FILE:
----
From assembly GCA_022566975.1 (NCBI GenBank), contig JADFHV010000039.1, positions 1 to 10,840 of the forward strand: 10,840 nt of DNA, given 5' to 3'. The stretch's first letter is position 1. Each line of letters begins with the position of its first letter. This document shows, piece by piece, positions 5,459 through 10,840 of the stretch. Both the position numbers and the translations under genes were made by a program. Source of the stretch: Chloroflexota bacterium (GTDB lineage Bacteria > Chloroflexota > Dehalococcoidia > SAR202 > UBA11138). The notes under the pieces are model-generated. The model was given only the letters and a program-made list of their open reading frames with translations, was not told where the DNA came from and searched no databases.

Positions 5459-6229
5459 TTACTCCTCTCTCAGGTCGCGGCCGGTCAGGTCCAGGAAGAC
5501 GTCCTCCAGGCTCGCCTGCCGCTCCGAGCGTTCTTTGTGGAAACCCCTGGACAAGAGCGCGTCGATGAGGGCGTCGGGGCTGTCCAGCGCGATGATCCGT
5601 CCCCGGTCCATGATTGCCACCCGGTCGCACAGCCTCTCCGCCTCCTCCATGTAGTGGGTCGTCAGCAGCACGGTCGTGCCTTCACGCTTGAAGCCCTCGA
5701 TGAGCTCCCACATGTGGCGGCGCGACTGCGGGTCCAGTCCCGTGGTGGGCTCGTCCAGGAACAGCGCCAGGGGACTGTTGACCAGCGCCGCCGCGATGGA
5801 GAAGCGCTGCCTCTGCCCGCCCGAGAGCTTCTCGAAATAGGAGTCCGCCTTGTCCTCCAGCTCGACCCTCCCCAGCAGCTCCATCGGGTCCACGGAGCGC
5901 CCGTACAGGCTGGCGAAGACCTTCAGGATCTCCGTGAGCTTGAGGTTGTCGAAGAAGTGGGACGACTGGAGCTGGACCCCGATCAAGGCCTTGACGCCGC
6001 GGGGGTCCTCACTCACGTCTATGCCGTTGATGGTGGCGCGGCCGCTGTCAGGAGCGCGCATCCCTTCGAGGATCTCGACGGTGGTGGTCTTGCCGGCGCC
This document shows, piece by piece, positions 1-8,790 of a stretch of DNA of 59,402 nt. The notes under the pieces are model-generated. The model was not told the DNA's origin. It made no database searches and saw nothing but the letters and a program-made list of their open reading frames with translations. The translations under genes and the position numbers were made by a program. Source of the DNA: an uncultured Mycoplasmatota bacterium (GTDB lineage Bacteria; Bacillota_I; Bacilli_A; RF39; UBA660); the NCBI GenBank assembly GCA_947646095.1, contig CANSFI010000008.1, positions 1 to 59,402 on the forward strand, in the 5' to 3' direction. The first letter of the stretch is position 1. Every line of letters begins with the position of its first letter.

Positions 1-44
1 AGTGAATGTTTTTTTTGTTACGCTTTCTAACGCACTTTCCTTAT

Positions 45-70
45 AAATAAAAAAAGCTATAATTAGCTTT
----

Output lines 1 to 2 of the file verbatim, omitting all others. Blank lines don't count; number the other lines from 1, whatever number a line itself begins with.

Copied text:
From assembly GCA_022566975.1 (NCBI GenBank), contig JADFHV010000039.1, positions 1 to 10,840 of the forward strand: 10,840 nt of DNA, given 5' to 3'. The stretch's first letter is position 1. Each line of letters begins with the position of its first letter. This document shows, piece by piece, positions 5,459 through 10,840 of the stretch. Both the position numbers and the translations under genes were made by a program. Source of the stretch: Chloroflexota bacterium (GTDB lineage Bacteria > Chloroflexota > Dehalococcoidia > SAR202 > UBA11138). The notes under the pieces are model-generated. The model was given only the letters and a program-made list of their open reading frames with translations, was not told where the DNA came from and searched no databases.

Positions 5459-6229